But what about retention? Should the Marine Corps rest easy, assured by statistics compiled by manpower planners that it has no retention problem? Or is there something that the numbers are not reflecting? Maybe the Marine Corps is just the last of the services to feel the effects of mid-career attrition. An "in the trenches" perspective reveals a fragile retention balance that is vulnerable to very dynamic economic, political, and social forces-some of the same forces that have adversely affected mid-career retention in its sister services.
The so-called peace dividend (and the subsequent force reductions and diversion of tax dollars into other domestic programs) is taking a heavy toll on active-duty forces. With fewer defense dollars and increasing operational tempo, the Marine Corps is being challenged to maintain the readiness of exhausted equipment and Marines.
Compounding the situation is the lack of concrete guidance from Congress on the future role of the Marine Corps. In the absence of such direction, the Marine Corps continues to be tasked with missions ranging from Peace Corps-like functions to more conventional roles, while it tries to modernize, equip, and train for the battles of the 21st century. The Corps' willingness to accept these tasks, labeling them as training opportunities, and performing them with great success, makes it vulnerable to even more frequent and diverse commitments. And to make matters worse, the costs associated with these missions routinely are borne by the Marine Corps.
Arguably, the Marine Corps has become a victim of its own success. Marines are known for getting the job done, but this reputation comes at a considerable expense to the morale and welfare of these hardworking men and women. They are an overworked and increasingly frustrated operational force in dire need of rest and a more firm sense of direction.
Society expects the military to exemplify its highest values and standards. The Marine Corps always has held the high ground in this regard, and there is a lot of pressure on each Marine to maintain these elevated standards—especially when one considers that today's Marines are products of a society that has allowed the erosion of many traditional values.
Many recruits enter the Marine Corps with idealistic thoughts about service to country. Probably one of the last thing they are contemplating is marriage, yet one of the first things many do after joining the Corps is to get married—and the American public expects them to be allowed to, regardless of age, rank, or the consent of Corps commanders. In fact, a substantial number of young Marines are marrying and starting families—55 1/2% of enlisted personnel are married, a historic high—and they are doing it earlier than in the past. Many are convinced that under the current pay structure, they will be better off if they are married, and that their quality of life will be better outside the barracks. Unfortunately, the falsehood of this financial calculation quickly becomes apparent, especially among the most junior enlisted ranks.
In addition to the increasing number of Marines raising families, there is the societal emphasis on quality family life. Active parenting, involvement in one's church, and community volunteerism all have been supported by the Marine Corps; however, they often conflict with a Marine's professional roles and responsibilities. These competing roles have a tendency to pull our Marines in different directions and spread them too thin. Further taxing these families is the ever-increasing need and/or desire for Marine spouses to work outside the home—65% are now in the work force, again, a historic high.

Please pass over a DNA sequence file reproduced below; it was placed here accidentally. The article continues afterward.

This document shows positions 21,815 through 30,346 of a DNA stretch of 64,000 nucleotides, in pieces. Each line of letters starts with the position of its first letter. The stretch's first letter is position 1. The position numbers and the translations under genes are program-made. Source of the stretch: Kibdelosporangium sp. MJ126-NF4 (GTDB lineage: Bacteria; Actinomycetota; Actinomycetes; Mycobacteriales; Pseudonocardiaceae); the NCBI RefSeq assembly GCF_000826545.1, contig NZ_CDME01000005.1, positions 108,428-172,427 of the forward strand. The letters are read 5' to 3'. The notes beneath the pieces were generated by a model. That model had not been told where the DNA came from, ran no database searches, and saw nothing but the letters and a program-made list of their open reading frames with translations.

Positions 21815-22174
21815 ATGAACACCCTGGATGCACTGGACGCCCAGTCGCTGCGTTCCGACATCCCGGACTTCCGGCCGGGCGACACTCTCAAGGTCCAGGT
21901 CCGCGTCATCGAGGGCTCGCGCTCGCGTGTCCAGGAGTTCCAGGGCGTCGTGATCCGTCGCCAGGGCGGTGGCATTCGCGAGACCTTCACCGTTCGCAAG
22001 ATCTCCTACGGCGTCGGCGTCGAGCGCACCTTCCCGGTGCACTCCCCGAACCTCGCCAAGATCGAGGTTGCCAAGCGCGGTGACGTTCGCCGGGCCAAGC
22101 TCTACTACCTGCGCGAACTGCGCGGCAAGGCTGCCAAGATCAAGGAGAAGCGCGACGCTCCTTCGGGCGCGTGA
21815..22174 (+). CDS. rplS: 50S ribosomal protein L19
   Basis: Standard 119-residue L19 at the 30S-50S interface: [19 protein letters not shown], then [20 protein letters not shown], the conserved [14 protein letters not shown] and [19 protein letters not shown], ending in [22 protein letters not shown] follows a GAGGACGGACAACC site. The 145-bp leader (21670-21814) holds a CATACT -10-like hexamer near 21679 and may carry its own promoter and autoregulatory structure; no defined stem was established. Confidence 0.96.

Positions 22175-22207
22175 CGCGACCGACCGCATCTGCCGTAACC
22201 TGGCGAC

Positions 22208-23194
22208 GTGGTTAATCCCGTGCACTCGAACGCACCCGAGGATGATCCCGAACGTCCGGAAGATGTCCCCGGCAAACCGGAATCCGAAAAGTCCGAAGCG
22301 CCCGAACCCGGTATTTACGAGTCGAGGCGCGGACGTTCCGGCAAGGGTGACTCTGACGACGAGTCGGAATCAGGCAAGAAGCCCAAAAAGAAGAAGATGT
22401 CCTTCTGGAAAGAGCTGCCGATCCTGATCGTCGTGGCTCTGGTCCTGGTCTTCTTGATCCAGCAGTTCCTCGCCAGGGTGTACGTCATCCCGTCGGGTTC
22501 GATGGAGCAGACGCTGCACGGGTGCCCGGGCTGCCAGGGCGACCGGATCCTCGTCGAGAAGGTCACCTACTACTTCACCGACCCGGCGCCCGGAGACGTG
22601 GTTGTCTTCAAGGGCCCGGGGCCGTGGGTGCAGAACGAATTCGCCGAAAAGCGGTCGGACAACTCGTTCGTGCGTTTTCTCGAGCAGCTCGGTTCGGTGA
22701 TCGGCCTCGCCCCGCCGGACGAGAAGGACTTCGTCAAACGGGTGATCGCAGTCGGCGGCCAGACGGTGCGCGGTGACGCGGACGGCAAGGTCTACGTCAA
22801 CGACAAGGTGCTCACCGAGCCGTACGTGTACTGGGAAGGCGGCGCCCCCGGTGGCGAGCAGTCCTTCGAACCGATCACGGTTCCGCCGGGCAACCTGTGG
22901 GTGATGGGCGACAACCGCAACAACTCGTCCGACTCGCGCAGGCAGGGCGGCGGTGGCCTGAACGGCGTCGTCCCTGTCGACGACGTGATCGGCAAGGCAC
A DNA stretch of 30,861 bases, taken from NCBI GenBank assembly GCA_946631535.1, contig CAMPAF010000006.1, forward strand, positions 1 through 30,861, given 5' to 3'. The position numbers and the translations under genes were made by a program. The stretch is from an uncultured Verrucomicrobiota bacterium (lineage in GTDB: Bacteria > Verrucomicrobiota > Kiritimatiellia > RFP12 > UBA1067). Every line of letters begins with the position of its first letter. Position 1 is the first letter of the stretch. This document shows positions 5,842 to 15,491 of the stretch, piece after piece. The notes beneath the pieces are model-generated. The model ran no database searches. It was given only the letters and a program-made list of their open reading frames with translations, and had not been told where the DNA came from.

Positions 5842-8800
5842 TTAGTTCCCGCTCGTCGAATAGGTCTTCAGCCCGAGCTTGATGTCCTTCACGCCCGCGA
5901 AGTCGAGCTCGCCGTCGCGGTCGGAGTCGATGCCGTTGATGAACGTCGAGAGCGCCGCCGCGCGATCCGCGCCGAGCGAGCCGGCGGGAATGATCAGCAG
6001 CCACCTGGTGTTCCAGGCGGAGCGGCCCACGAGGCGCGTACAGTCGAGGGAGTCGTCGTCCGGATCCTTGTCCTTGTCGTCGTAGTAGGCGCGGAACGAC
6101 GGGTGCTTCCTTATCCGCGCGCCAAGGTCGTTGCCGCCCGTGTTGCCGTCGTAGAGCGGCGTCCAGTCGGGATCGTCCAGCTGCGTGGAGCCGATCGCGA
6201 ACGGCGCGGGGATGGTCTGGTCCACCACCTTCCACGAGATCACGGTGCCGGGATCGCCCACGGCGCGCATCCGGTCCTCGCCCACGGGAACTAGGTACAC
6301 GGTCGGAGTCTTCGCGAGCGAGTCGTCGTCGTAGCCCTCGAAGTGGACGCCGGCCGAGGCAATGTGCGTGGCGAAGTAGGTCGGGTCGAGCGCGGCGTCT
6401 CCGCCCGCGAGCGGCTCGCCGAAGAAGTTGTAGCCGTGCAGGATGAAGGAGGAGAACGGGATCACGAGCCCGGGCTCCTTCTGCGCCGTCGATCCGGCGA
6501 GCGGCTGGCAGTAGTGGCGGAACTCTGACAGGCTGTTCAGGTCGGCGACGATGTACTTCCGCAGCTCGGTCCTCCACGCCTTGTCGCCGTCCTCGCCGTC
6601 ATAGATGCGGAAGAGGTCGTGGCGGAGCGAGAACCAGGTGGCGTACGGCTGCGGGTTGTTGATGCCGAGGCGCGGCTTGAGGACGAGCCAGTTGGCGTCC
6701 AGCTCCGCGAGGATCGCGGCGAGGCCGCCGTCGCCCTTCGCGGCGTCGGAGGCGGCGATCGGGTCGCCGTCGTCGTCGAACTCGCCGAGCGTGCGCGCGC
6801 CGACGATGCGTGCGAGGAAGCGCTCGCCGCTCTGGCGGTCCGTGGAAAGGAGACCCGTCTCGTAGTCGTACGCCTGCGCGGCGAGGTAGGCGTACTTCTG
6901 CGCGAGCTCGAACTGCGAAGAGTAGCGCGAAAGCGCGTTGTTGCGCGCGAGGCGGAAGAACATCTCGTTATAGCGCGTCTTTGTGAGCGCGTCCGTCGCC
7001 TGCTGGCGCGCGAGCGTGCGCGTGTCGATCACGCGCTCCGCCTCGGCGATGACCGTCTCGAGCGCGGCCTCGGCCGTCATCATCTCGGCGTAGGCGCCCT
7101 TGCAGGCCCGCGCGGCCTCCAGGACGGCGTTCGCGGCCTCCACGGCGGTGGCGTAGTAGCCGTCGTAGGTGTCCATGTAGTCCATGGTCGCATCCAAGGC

As Marines move through the first few years of active service, they begin to think about whether to stay or to make the transition to civilian life. Many find the rigors of military life more taxing than they expected. Some are urged by their spouses to find another line of work—perhaps one that requires less time away from home, or includes better pay and benefits. Good job prospects and the lure of a better quality of life in the private sector, especially as military pay and benefits erode and workloads increase, weigh heavily in one's decision to remain on active duty.
The well-documented pay disparity between the military and comparable civilian positions has another consequence: one of every five military personnel is deeply in debt, and financial worries affect job performance. It is estimated that financial problems of Navy personnel cost the Department of Defense as much as $258 million a year in lost productivity. In addition, a Navy Safety Center study concluded that one of the factors contributing to military pilot error was distractions associated with financial concerns. Fair pay is a concern for many reasons.
Finding a job outside of the Marine Corps can be as easy as going on line. The internet is making pay and benefits discrepancies more apparent, and is dispelling the fear that service personnel are unemployable in the private sector. I know of a number of Marines who have done job searches or posted resumes via the internet, resulting in numerous interviews and subsequent job offers. In addition, numerous headhunting agencies actively pursue Marines to fill employment needs.